Editor’s Note: The Nonprofit Quarterly’s editor-in-chief, Cyndi Suarez, continues her podcast series featuring women of color in leadership. Through candid, in-depth interviews, listeners will come to understand how these women embarked on their paths to leadership, how their leadership styles have evolved over the years, how they envision their work now, and what they hope to see for their fellow women of color leaders.
“We lead with all of these different parts of our identities connected to our worth, connected to our livelihood,” Luana Morales tells Suarez in her latest podcast. “So we’re facing these multiple dimensions of who we are, and our identities, in this way that we’ve never had to do before.”
Morales is a birth and bereavement doula and a death midwife, devoted to reclaiming Afro-Indigenous healing practices. Like so many of us, Morales has had to adapt her work to address myriad needs during the coronavirus pandemic so that she can “walk people through” what she describes as a “place of reckoning and deep grief.”
In the era of COVID, Morales has also been called on by philanthropic groups and nonprofits that acknowledge their staff are struggling with myriad personal challenges. She says that leaders understand that now, more than ever, they must create a space for staff to be able to grieve and heal, even at work. But before Morales begins working with these organizations, she makes one thing clear.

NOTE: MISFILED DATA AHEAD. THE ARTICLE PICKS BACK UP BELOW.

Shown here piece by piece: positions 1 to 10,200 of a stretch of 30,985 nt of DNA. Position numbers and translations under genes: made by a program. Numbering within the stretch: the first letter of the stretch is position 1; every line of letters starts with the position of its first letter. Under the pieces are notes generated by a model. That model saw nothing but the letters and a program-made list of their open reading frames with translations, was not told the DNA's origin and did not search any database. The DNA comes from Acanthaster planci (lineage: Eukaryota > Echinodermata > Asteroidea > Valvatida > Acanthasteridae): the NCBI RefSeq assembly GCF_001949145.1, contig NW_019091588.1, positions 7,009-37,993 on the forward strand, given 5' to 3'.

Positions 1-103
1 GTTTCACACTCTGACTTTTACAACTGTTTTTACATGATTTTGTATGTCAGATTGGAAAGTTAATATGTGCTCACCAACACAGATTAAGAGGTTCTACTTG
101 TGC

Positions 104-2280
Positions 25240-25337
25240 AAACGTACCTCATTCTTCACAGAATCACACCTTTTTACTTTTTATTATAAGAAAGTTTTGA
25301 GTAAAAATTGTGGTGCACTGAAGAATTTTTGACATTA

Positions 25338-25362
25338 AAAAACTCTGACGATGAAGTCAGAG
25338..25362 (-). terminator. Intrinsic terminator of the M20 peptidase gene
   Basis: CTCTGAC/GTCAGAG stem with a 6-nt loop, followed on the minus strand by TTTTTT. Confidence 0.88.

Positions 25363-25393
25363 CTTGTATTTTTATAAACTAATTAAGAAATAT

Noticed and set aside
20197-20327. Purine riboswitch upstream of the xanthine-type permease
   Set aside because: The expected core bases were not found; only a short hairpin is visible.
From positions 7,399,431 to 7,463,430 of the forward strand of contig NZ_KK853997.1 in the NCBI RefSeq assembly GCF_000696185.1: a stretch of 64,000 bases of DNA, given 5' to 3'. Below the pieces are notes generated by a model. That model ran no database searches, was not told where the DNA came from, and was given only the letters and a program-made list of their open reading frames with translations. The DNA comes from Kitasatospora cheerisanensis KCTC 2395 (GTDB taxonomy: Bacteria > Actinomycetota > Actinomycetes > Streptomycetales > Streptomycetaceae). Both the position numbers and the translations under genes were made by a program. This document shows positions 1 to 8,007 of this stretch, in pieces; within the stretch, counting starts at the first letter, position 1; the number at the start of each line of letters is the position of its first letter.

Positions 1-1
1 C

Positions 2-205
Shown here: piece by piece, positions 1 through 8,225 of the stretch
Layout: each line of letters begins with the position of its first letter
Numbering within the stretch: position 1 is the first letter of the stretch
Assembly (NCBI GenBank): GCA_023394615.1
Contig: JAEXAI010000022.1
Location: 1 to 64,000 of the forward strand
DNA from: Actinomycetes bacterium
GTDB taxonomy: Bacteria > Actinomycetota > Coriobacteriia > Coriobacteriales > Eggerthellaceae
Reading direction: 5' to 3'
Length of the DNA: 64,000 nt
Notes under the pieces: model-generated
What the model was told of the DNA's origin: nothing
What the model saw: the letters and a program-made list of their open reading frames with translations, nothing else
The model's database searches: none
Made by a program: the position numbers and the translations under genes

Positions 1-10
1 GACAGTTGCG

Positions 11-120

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“Bringing me in to do this work, it means that we’re going to lead with our humanity,” Morales explains. She wants organizations to understand that their staff need this kind of support, which is too often overlooked in the nonprofit world “where the professional environment says that ‘I come in and do this work, and I don’t talk about feelings, and I don’t bring the personal into the professional world.’” But Morales explains that the pandemic has provided nonprofits with an opportunity to do things differently. “We’re experiencing the level of grief and loss [on] such a large scale, in so many dimensions of our lives, that you just can’t ignore it.”
In their conversation, Morales tells Suarez how her work with birth and death is connected to liberation, and how COVID-19 has made marking these sacred occasions more complex due to the need for physical distancing. Morales and Suarez share intimate memories of their experiences of death and how it has shaped their lives, and even given their work purpose. And Morales explains how her career has been fueled by her deep desire to reclaim indigenous practices and earth-based spirituality.
“My job is to create containers for safety for people’s wisdom, genius, magic, healings, their stories to emerge. I’m a space holder. My job is to be steady. My job is to understand that I don’t know anything, and to hold things with curiosity,” she explains. “This is not a thing that you push through, because you can cause harm. You have to have good boundaries around what you’re capable of holding.”
- “Spirit of the Earth Carry Me Home”: Morales’ Community-Supported project for eco-friendly coffins.
- “24 Brujas and Brujxs to Follow on Instagram,” Cosmopolitan.
- “With This Evening of Rituals, Members of the Puerto Rican Diaspora Grapple With the Trauma of Hurricane Maria,” WBUR.
- Morales on Twitter.
Photo provided by Luana Morales. Theme music by Ikebe Shakedown under Creative Commons 4.0 license.